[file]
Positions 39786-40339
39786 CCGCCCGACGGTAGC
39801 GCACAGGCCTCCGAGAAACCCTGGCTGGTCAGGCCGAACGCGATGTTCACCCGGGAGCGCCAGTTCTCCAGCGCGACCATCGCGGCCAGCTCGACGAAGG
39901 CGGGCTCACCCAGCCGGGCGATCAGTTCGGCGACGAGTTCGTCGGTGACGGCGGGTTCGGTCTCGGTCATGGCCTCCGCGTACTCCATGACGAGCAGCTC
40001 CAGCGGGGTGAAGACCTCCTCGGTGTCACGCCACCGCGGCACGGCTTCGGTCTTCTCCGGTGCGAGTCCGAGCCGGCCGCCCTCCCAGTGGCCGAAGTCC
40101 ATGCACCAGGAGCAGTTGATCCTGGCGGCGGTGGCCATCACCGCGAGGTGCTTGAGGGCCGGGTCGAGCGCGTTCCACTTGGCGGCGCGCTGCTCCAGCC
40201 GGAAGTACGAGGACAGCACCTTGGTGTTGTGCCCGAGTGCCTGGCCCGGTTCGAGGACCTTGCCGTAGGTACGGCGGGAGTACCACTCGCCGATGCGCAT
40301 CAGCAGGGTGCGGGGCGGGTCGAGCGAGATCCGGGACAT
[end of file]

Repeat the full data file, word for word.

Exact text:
Positions 39786-40339
39786 CCGCCCGACGGTAGC
39801 GCACAGGCCTCCGAGAAACCCTGGCTGGTCAGGCCGAACGCGATGTTCACCCGGGAGCGCCAGTTCTCCAGCGCGACCATCGCGGCCAGCTCGACGAAGG
39901 CGGGCTCACCCAGCCGGGCGATCAGTTCGGCGACGAGTTCGTCGGTGACGGCGGGTTCGGTCTCGGTCATGGCCTCCGCGTACTCCATGACGAGCAGCTC
40001 CAGCGGGGTGAAGACCTCCTCGGTGTCACGCCACCGCGGCACGGCTTCGGTCTTCTCCGGTGCGAGTCCGAGCCGGCCGCCCTCCCAGTGGCCGAAGTCC
40101 ATGCACCAGGAGCAGTTGATCCTGGCGGCGGTGGCCATCACCGCGAGGTGCTTGAGGGCCGGGTCGAGCGCGTTCCACTTGGCGGCGCGCTGCTCCAGCC
40201 GGAAGTACGAGGACAGCACCTTGGTGTTGTGCCCGAGTGCCTGGCCCGGTTCGAGGACCTTGCCGTAGGTACGGCGGGAGTACCACTCGCCGATGCGCAT
40301 CAGCAGGGTGCGGGGCGGGTCGAGCGAGATCCGGGACAT